The important difference is that this is not designed to be “controlled by a single authority but to permit, even to evangelize for, as broad a participation as possible.” Not exactly open access, but certainly more open than something controlled by Amazon. And maybe this is what anti-Amazon open access looks like.
Examples? O’Reilly’s idea of subscription-based ebook computer books became a service called Safari, a joint venture involving Pearson and two other companies. Pearson put a joint venture of the largest textbook publishers for the sale of ebooks called CourseSmart into the Safari platform. Another connection among the companies listed above was Pearson's investment in B&N’s Nook. O’Reilly’s Tools of Change annual conference is still seen by some as a key place for publishers to learn about digital strategy.
We’ll see how this anti-Amazon continues to coalesce. I think it’s good that there’s a possibility of this exerting a real force. However, I’m always paranoid about the new bosses looking just like the old bosses. (Maybe that’s just what happens when the FBI has a file on you by the time you’re 18 due to political activities they don’t like.)
The next example is McGraw-Hill acquiring a stake in Area9. Obviously, for years now higher ed publishers have been purchasing or investing in anything that screamed “we don’t just do print.” Some of these investments have made sense and some have had desperation written all over them.
I think that this is a really interesting move by M-H. The “Smartbook” that M-H has shown has very interesting capabilities: an online digital textbook, with student activity tracked. Students assessments are made along with corresponding adjustments. What might be the Smartbook's most interesting aspect is the voice instruction offered to help students through important or difficult sections. In other words, this also offers personalization for the student.
As I mentioned, every higher ed publisher is trying to achieve new and better ways of using technology to differentiate themselves and improve learning for students. I can’t swear that this is the absolute best approach out there, but it seems to me to stretch the boundaries in new and interesting ways.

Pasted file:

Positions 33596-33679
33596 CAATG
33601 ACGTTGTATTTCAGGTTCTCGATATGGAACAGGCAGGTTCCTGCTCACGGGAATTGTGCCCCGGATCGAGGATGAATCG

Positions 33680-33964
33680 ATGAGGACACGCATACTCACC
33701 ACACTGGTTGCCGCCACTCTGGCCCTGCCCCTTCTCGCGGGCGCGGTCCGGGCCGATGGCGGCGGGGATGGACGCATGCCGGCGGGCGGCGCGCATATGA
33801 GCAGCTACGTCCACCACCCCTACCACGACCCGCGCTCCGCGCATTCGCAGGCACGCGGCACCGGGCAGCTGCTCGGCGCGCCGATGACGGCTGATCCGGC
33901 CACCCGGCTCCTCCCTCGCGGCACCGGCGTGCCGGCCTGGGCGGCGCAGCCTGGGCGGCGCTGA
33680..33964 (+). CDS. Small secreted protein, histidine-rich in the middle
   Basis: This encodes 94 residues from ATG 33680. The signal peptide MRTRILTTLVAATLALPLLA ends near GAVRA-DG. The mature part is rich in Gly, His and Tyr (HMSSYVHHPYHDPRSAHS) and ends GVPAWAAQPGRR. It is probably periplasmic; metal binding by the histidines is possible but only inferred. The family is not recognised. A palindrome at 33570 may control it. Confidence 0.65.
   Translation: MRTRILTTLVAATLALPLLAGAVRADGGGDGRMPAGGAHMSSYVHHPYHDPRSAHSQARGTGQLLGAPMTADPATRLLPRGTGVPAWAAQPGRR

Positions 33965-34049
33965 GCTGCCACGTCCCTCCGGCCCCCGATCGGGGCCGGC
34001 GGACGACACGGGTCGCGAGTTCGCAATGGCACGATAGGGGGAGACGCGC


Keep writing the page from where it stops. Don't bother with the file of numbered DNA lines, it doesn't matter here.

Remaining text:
So the revolution starts now, right?
At first blush an article in the Chronicle of Higher Education by Jennifer Howard ("For Many Students, Print Is Still King") appears to put the brakes on the revolution. But I think a further reading reveals both a current and future path for higher ed.
Howard points to recent surveys stating that students’ real concern is what they are paying for textbooks. And that “most aren't calling for a digital revolution.” And she quotes the director of sales at W.W. Norton that, “the vast majority of students still prefer print.” She also speaks with an associate rrofessor who says that students “feel some sort of comfort in being able to hold the thing [a printed book] in their hands.” See? It’s not just old people that feel that way about printed books.
Jerome Grant, chief learning officer at Pearson, and my old boss (sorry, Jerome, I protected you for as long as I could) points out that “print is simply one of the outputs." He expects print to stick around, but give way to digitally distributed content as the primary way for students to read content.
At Wiley, less than half their higher ed revenue comes from “pure print products.” But when talking about print and digital, Tim Stookesberry describes it as a “both-and-all conversation.”
So has the revolution started? Damn straight! Is print going to stick around? Damn straight! It’s important to remember that “revolution” doesn’t mean throwing a switch forcing everything and everyone to change completely and instantaneously. Even dramatic revolutions contain a process.
But isn’t it fun?
As Earle says in the same song: “So what you doin’ standin’ around? / Just follow your heart / The revolution starts now.”